During the red-clad demonstrations in the capital — which peaked at 100 000 people calling for immediate elections — clashes between protesters and the military left more than 90 people dead.
Amsterdam cited in particular the alleged use of snipers and the firing of live ammunition by the army during the violence.
‘I am a Thai citizen, not Montenegrin’
Although Thailand has not ratified the Rome Statute that created the ICC, Amsterdam argued that Prime Minister Abhisit Vejjajiva was in fact a citizen of Great Britain where he was born, which is a signatory of the pact.
“I am a Thai citizen, not Montenegrin,” Abhisit later said, in a jibe at the Reds’ hero and fugitive former premier Thaksin Shinawatra, who has been given citizenship of Montenegro.
Shinawatra, who was ousted in a coup in 2006 and lives abroad to escape a jail term for corruption, is also represented by Amsterdam.
The Red Shirts first urged the ICC to investigate the allegations in October, although the official complaint was filed on Sunday.
“We are appealing to international justice to put an end to Thai impunity,” said the acting chairperson of the Red Shirts, Thida Thavornseth.
“Our courts have failed to administer justice, and our government has failed to investigate the murders of more than 80 peaceful protesters,” she added.
After an army crackdown that ended the protests in May, small bands of militant protesters set dozens of buildings ablaze across Bangkok, including a glitzy shopping mall in the upmarket commercial district.
An official Thai investigation into the deaths is under way, but the opposition has denounced the probe as a “whitewash”.
The mostly poor and working class Red Shirts have shown increasing strength in recent months, holding rallies in Bangkok twice a month that have attracted tens of thousands of supporters. — Sapa-AFP
The Following is from SPIEGEL
Canadian lawyer Robert Amsterdam represents the former Thai Prime Minister Thaksin Shinawatra. This week he is filing a complaint with the ICC in the Hague, saying he can prove the government in Bangkok committed crimes against humanity. He spoke to SPIEGEL about the challenges of building his case.
SPIEGEL: You are filing a complaint with the prosecutor at the International Criminal Court in The Hague this week. You say you are able to prove that the Thai government committed crimes against humanity when it violently clamped down on demonstrations in April and May 2010. But you are not an independent investigator. You act on behalf of the former Prime Minister Thaksin Shinawatra. Does this compromise the credibility of your investigation?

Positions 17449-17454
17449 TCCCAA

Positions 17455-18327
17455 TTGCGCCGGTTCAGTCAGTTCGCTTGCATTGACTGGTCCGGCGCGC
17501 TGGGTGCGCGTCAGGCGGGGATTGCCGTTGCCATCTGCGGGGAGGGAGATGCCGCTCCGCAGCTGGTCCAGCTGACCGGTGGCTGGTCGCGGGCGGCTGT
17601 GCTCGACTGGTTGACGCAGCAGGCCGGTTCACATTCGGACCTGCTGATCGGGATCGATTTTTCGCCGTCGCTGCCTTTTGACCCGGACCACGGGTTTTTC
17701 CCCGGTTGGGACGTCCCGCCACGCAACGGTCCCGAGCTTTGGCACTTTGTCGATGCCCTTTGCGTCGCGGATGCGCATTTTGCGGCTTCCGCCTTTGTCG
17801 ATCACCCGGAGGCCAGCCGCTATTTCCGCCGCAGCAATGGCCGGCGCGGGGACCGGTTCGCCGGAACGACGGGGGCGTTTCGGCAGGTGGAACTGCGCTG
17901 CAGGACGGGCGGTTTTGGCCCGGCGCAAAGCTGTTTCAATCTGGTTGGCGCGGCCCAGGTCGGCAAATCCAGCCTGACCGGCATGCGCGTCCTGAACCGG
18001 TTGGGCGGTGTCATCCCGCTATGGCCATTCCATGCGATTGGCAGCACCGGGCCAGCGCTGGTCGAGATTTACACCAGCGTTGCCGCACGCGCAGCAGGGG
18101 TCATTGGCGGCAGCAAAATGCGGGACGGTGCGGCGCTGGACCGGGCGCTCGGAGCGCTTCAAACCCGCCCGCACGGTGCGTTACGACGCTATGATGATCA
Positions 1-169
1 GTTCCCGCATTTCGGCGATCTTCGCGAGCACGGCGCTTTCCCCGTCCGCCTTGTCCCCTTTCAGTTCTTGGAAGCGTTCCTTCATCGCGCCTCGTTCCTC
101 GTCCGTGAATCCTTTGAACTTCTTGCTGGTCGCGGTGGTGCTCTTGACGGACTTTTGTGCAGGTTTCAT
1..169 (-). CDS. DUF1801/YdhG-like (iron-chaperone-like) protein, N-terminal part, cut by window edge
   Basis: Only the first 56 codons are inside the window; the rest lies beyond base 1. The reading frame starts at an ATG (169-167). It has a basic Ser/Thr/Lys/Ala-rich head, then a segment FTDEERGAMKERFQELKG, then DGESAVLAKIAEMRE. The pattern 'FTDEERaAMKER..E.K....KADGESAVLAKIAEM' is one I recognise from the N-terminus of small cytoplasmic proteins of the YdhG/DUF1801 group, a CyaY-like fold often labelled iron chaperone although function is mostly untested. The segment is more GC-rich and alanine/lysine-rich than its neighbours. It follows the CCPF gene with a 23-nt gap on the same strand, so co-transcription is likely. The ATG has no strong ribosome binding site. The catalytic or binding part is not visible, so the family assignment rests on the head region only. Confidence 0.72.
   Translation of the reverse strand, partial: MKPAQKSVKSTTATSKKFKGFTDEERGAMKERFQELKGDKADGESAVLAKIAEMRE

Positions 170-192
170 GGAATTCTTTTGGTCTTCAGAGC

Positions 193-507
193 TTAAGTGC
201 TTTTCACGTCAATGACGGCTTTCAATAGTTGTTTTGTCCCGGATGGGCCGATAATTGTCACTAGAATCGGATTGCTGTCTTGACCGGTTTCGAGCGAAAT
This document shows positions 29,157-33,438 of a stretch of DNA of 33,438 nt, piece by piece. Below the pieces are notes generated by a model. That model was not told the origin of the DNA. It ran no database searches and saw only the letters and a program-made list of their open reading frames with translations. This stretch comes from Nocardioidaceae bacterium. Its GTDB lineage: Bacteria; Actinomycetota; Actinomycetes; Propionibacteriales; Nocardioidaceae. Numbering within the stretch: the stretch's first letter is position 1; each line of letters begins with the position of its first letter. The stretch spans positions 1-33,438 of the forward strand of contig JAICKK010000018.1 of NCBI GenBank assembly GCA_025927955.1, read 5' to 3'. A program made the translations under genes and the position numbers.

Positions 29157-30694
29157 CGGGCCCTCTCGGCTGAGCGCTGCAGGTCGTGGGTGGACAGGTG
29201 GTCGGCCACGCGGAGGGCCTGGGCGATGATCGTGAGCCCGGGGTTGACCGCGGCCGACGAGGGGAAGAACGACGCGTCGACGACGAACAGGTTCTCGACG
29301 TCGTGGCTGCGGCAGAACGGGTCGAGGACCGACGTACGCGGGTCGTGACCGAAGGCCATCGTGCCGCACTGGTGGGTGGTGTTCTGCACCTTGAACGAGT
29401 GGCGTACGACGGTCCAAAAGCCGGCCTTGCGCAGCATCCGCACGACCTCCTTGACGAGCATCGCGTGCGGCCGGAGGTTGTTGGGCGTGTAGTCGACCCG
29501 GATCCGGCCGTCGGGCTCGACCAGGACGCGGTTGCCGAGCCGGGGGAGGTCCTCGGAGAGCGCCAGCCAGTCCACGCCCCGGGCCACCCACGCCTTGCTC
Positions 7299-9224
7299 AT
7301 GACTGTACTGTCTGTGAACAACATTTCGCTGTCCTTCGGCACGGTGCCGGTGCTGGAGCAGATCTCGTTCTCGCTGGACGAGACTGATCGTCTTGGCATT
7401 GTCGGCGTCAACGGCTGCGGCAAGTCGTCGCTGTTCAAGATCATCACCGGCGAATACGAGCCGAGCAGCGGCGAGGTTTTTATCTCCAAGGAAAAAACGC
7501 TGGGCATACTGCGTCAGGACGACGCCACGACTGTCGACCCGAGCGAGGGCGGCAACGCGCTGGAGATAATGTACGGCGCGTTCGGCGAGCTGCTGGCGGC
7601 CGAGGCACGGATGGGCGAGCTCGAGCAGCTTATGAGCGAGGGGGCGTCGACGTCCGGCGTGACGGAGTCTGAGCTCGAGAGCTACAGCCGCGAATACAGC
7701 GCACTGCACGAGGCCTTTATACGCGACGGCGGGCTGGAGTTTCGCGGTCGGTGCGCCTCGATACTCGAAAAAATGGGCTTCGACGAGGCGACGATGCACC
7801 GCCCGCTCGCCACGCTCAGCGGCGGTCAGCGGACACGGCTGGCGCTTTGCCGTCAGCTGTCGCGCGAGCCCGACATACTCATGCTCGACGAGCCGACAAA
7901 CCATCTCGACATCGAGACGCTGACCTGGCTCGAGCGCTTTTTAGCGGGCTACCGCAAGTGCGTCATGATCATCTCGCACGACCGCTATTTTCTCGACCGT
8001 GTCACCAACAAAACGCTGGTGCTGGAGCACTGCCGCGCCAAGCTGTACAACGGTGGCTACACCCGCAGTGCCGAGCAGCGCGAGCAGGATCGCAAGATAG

Robert Amsterdam: I don’t deny that there are political overtones, but unfortunately Thailand today is highly polarized. And I can assure you: Only with the backing of a powerful figure such as Thaksin was it even possible to gather the amount of evidence that we put together during the last eight months. We have a reasonable basis to argue that Prime Minister Abhisit Vejjajiva personally ordered the military to assassinate the Red Shirt leaders. When that plan was botched, he authorized the army to brutally clamp down on unarmed demonstrators. Not only did he approve of the firing order, he even deployed snipers against them. Many NGO’s have tried to put this evidence together, but they failed early in the course.
Amsterdam: Thailand may be the country of 1,000 smiles, but it has now become a life threatening experience to speak up there. Even representatives of human rights organisations must remain very careful, if they and their families need to continue to live in Thailand. And finally: A thorough investigation gets costly if it includes independent foreign expert witnesses. Under present Thai conditions, nobody else but us was able and willing to piece together the evidence.
SPIEGEL: It will be easy for Abhisit to argue that your ICC complaint is just a PR stunt.
Amsterdam: I would doubt that. We’ll put the evidence out there for the prosecutor at the ICC as well as for other interested countries and NGOs. We have hundreds of affidavits. The most impressive of these originate from some of the closest aides to Abhisit himself, others from well placed high ranking officers. The picture that you get after reading this evidence is crystal clear: Abhisit gave a carte blanche style order to the military to massacre civilians with the only goal of eliminating the Red Shirt opposition.
SPIEGEL: How did you find those witnesses?